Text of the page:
Marie Owens Thomsen, IATA’s new Chief Economist, tells Chris Goater that airline business models must evolve to meet the new normal.
What attracted you to the economics of the airline sector?
Throughout economic history, trade, mobility, and connectivity have been fundamental drivers of a sustainable and inclusive global economy with improved economic outcomes for all.
The advent of civil aviation played a key role in the spectacular progress the world experienced in the 20th century. Now, we are confronting two systemic and unprecedented challenges: climate change and the COVID-19 pandemic. We have seen the damage done to connectivity, supply chains, and inclusivity. I can only conclude that our collective future economic success depends upon allowing aviation to realize its full potential.
What are the key financial trends to look out for in the near term?
One major consequence of the pandemic is that world debt has risen to historic highs. Governments’ finances will continue to be strained by the need to build greater resilience in our economies and to finance the transition to a sustainable growth model. This is likely to lead to higher taxes.
On the monetary side, we are already experiencing spikes in prices, and this will probably be an intermittent feature of our economy going forward. Commodity prices and notably those necessary for the energy transition will grind higher. Nominal interest rates will have to rise, though real interest rates can be expected to remain low for a prolonged period, as was the case in the wake of the Second World War, a period similarly characterised by high levels of debt.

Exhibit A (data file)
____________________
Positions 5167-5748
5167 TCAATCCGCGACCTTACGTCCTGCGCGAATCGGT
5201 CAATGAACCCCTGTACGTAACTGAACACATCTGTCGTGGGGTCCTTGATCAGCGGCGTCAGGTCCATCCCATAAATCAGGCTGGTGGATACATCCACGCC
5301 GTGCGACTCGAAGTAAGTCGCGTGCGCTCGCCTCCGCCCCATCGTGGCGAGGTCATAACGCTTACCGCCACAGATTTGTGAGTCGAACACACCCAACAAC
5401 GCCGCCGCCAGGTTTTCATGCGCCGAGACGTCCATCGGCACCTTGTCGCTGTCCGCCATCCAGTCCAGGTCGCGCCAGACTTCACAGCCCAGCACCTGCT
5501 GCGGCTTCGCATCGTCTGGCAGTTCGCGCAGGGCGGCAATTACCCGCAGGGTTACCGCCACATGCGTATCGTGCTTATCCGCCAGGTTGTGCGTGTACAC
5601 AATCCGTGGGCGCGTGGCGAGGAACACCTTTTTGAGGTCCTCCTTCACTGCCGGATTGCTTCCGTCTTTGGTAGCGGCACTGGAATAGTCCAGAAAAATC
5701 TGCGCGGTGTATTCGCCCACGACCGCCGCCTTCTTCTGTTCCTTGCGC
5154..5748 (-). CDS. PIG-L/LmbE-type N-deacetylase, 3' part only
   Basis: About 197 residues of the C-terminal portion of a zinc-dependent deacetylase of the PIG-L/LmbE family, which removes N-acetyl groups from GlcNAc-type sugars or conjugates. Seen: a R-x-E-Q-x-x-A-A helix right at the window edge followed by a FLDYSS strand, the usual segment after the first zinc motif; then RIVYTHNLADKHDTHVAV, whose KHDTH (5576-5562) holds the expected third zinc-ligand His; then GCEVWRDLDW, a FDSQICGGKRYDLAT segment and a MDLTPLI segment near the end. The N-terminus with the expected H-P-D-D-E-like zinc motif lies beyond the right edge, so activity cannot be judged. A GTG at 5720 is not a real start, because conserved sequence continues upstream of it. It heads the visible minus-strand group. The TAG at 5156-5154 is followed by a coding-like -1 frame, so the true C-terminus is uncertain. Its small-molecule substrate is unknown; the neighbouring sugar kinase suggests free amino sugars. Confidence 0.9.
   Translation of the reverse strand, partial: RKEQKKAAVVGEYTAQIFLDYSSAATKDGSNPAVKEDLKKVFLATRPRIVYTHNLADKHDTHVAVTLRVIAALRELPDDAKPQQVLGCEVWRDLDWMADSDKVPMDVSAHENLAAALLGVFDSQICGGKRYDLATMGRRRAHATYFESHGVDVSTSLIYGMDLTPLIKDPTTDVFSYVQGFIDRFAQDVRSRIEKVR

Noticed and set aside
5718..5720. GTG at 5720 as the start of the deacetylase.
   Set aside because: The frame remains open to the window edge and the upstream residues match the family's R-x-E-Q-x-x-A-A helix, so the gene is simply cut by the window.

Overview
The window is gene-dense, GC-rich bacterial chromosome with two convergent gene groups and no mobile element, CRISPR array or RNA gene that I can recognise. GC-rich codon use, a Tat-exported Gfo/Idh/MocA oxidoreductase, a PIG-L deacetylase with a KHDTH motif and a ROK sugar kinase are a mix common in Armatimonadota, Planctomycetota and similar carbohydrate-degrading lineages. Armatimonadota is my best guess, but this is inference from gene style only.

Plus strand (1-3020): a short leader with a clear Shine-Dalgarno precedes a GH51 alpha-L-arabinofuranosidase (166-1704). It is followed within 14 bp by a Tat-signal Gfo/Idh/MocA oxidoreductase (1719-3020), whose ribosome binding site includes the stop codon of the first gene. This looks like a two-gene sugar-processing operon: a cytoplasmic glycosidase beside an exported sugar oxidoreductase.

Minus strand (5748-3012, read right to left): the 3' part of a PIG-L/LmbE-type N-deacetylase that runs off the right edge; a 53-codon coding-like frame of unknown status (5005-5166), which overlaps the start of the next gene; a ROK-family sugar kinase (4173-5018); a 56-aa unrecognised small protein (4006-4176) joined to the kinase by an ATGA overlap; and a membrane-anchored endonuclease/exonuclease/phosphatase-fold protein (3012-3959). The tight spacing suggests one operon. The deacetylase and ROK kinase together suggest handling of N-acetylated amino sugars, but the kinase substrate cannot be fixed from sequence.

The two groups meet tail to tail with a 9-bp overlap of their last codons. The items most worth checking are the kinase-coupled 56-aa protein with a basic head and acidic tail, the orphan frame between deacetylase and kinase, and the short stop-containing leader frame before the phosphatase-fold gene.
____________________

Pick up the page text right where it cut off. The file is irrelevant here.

The 21st century is facing unprecedented and turbulent global challenges. The blue skies we can perceive on the horizon relate to energy transition and the lure of energy abundance. We have arguably gone as far as we can today in our energy-constrained world. Just imagine what we could achieve if energy were sustainable, abundant, cheap, and accessible to all.
What are the longer-term economic challenges facing the industry?
The most fundamental challenge for airlines and the industry is to evolve the structure of the sector and the individual business models in such a way as to allow its members to deliver regular profits.
It is quite astonishing that we have a systemically important sector, aviation, in our global economy that is organized in such a way as to make this very difficult. Clearly, business models are already evolving. Airports are turning into retail venues, airlines lease rather than own aircraft, and airlines’ loyalty programs are something akin to financial institutions. Our aim in IATA Economics is to be able to shed light on all these, and many more, such fundamental developments.
Which particular data and analysis produced by the IATA economics team do you think is most useful for our members in their planning?
Our most popular output are the passenger and cargo forecasts. Airlines’ financial performance is also a staple output. We will strive to add depth and breadth to these over time, to provide insights into our industry not only through the business cycle but also including the longer-term structural issues affecting the sector and its role in the global economy.